PHD THESIS

Evolutionary Algorithms for Optical Network Design: A Genetic-algorithm/Heuristic Hybrid Approach

Multi-wavelength all-optical transport networks can potentially provide the huge bandwidths necessary for broadband services. However, they present a challenging range of difficult network design and optimisation problems. Recently, evolutionary algorithms (EAs) have attracted growing interest for use on similar complex problems in many fields, including telecommunications. However, while EAs are good general-purpose search and optimisation procedures, they are almost never the best approach for any specific problem. A powerful alternative is the development of problem-specific EAs - genetic-algorithm (GA)/heuristic hybrids. These employ both problem-specific encoding and operators, combining the best existing heuristics for the problem within an overall GA framework. Moreover, operator-probability adaptation is used so that the most appropriate blend of operators is applied at each stage in a run.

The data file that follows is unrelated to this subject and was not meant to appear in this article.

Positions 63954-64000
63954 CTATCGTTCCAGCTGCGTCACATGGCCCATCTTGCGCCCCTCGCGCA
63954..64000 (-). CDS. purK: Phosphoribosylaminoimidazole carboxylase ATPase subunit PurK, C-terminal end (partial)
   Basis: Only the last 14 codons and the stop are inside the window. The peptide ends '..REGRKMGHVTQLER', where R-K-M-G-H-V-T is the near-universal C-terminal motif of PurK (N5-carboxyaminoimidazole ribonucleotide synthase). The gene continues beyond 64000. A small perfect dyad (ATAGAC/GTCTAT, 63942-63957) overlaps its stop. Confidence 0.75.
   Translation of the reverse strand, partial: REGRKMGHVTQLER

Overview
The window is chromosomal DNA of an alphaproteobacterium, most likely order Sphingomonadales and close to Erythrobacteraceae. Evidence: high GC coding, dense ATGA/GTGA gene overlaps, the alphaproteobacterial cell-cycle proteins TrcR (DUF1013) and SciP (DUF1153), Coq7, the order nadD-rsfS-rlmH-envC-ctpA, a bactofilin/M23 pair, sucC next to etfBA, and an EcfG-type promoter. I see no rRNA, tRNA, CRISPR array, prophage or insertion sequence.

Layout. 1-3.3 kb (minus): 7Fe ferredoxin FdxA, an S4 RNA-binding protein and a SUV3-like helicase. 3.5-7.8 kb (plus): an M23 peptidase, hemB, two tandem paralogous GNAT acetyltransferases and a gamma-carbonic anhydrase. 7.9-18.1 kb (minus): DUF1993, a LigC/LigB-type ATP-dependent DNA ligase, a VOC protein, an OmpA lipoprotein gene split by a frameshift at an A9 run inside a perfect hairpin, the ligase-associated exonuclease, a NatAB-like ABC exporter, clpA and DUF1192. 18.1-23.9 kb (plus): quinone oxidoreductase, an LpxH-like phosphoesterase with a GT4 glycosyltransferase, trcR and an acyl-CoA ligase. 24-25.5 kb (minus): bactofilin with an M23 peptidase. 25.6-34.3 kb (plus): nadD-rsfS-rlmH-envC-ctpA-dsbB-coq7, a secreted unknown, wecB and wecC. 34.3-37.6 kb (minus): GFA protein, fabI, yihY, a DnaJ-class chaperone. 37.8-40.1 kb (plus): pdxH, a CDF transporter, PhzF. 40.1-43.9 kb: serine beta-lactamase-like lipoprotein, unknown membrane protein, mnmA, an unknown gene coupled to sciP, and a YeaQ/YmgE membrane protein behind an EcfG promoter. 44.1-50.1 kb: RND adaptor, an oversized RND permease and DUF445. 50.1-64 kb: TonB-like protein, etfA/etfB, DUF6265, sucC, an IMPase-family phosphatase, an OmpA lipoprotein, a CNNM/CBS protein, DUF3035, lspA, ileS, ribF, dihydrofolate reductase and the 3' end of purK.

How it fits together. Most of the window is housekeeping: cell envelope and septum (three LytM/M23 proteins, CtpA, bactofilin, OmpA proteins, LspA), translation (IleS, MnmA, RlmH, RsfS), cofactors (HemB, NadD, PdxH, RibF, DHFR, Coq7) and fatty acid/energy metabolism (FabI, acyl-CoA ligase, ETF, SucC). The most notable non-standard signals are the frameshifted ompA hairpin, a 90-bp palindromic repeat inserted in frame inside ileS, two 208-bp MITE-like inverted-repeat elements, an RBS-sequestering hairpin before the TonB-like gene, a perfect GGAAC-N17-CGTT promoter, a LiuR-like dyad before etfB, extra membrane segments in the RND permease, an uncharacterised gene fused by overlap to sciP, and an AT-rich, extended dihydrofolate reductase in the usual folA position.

This thesis describes the application of GA/heuristic hybrids to two of the main problems in the design of multi-wavelength all-optical transport networks: mesh network topology design, and wavelength-path routing, fibre choice and wavelength allocation. It starts with an overview of EAs, a tutorial on GAs, a near-exhaustive survey of evolutionary telecommunications, and surveys of both GA/heuristic hybrids and operator-probability adaptation. A software toolset for optical network optimisation, modelling and design (NOMaD), implementing the author's GA/heuristic hybrid approach, is described, including the design-assessment metrics, overall GA framework, genetic operators and the operator-probability adaptation mechanism. Experimental results for both mesh network topology design, and wavelength-path routing, fibre and wavelength allocation are reported. An investigation into NOMaD's operator-probability adaptation mechanism is described. Finally, the successes and limitations of the research are discussed, and numerous suggestions for further work made. Overall, the hybrid approach is shown to provide excellent solutions, of comparable or higher quality than those obtained with either heuristics or simple GAs alone, and requiring less computational effort than GAs.

 
 
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